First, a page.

There are only four ‘Terrestrial Planets’ in our solar system. Mercury, Venus, Earth and Mars. This means that they are rocky planets where you can land a rover to explore unlike gaseous planets. Planets are interesting and space exploration is way more interesting. Have you ever wondered whether it is possible to land a rover on Gaseous planets like Jupiter or Saturn? Can you land on gas? Would a spacecraft go through gas and pass through a planet? Well the answer is a big ‘NO’.
Gas planets do have solid cores. But you can’t land on solid cores because the pressure is so enormous. If we were to send any probes there, they would be torn apart because of pressure, gravity and extreme winds. This is what happened to Galileo Probe in July 1995 while entering Jupiter’s atmosphere. The closest it got was to 156 Kms below the cloud layer and recorder weather data for 58 minutes. Then it stopped transmitting at 24 bar pressure. The temperature and turbulence was higher than expected. 30 minutes after entry, the parachute would have melted. After 40 minutes of free fall the aluminium components would have become liquid. After 6.5 hours, the titanium parts would have become liquid due to extreme temperature and pressure. During this whole phase, no solid surface was ever reached and the probe was completely destroyed in the gaseous or liquid layers of jupiter. Looks like no human can ever land on these planets. The more I think about this, the more amazed I am at how spectacular this thing called ‘Universe’ is. Here is an artist's impression of Galileo's probe.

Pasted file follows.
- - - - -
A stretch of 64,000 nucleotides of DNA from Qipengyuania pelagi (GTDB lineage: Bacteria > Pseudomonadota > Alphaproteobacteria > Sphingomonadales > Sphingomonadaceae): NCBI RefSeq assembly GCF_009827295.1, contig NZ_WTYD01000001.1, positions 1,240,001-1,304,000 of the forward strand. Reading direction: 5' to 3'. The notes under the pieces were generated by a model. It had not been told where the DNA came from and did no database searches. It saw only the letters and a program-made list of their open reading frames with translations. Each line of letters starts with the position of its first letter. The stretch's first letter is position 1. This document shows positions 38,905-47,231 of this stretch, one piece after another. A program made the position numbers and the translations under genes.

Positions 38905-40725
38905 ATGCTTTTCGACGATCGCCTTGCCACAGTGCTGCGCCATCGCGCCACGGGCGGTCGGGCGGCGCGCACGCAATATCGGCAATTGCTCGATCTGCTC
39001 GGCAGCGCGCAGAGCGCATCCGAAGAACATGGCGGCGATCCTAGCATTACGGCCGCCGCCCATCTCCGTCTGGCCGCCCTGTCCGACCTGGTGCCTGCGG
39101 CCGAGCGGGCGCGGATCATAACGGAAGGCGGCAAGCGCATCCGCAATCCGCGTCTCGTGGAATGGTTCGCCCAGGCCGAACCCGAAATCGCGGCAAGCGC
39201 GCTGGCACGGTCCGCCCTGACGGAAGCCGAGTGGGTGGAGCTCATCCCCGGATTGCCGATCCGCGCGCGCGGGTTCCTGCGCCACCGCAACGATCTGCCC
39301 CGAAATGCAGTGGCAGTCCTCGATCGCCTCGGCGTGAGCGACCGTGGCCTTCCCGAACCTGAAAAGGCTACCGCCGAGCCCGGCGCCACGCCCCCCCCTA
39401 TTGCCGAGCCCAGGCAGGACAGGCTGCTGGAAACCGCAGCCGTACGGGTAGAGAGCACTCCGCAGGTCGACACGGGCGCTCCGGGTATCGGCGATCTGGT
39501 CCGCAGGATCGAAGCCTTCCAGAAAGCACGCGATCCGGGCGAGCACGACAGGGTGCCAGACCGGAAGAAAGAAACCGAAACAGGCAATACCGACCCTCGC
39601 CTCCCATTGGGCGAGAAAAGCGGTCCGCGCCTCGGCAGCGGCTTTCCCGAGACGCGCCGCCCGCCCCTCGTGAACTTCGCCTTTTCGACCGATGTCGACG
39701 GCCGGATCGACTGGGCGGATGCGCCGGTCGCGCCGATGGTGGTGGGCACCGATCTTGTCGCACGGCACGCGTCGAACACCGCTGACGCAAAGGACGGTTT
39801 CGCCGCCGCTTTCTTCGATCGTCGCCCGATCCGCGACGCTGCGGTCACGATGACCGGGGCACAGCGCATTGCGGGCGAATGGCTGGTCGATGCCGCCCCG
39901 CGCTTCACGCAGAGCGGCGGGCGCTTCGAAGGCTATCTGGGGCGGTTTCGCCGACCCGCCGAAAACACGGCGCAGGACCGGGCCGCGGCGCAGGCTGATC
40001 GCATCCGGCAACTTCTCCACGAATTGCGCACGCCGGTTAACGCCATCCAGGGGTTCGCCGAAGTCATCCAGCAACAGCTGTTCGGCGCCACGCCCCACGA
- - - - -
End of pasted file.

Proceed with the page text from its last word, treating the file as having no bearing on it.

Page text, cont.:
What about landing on Terrestrial Planets? We all know we have the curiosity rover on Mars. Happily exploring stuff. During the 1960’s, Soviet Union sent a series of probes called ‘Venera’ to Venus. ‘Venera 4′ was the first one the enter venus’ atmosphere in 1967 and ‘Venera 7’ made a soft landing on Venus in the year 1970. As the surface conditions on Venus are extreme, the probes that landed on Venus only survived for a maximum of 23 minutes before becoming dust. The final probes lasted 2 hours. Even though Venus is called Earth’s sister planet, it has harsh conditions. The pressure is crushing, temperature is around 500 degree celsius and let’s not forget the sulphuric acid. They say that if Venus was 5 feet away from the sun, it would be cooler. Below is the surface of Venus captured by Venera.
How amazing is this? Makes you think how precious planet Earth is. And yet we humans destroy our own planet. We sure take things for granted. There is no planet like ours. Perfect distance from the sun. A little off from the sun, temperature would drop drastically and a little closer to the sun, we’d all be roasted chickens. Earth is awesome. Look at the earth from a distance and you will see that the ‘Blue Planet’ is indeed charming. Below is a picture of earth taken from Galileo Spacecraft in 1990. If there was intelligent life out there in space, life on earth could be easily detected. Our planet is unique. Save it before it’s too late. All those post apocalyptic sci-fi movies will all end up coming true otherwise.